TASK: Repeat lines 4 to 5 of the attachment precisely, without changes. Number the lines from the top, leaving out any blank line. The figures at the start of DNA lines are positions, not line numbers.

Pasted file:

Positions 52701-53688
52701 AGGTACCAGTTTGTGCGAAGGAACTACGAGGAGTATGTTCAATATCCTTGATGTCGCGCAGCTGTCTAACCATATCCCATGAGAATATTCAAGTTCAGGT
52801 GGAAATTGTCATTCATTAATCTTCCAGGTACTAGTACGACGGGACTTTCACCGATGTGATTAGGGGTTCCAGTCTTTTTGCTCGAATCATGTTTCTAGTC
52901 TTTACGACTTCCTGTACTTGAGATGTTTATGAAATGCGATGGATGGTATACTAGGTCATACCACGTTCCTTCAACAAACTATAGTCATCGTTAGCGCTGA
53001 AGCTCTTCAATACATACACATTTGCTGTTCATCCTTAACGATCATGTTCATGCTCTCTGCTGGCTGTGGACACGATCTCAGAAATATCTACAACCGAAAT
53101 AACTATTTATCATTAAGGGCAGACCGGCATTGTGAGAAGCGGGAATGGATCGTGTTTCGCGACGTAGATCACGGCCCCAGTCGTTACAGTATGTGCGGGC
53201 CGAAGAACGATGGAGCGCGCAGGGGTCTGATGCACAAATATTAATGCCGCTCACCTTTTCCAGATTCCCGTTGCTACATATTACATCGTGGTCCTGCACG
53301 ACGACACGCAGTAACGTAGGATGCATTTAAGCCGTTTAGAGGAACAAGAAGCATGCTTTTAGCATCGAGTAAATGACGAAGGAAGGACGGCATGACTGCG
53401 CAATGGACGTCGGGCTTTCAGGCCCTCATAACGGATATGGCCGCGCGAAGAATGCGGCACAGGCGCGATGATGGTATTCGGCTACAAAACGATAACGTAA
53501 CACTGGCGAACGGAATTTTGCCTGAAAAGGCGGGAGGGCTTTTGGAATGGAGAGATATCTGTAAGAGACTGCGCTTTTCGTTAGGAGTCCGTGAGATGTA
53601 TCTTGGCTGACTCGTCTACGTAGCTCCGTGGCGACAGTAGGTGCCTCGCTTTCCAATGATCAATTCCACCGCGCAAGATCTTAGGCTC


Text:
52901 TTTACGACTTCCTGTACTTGAGATGTTTATGAAATGCGATGGATGGTATACTAGGTCATACCACGTTCCTTCAACAAACTATAGTCATCGTTAGCGCTGA
53001 AGCTCTTCAATACATACACATTTGCTGTTCATCCTTAACGATCATGTTCATGCTCTCTGCTGGCTGTGGACACGATCTCAGAAATATCTACAACCGAAAT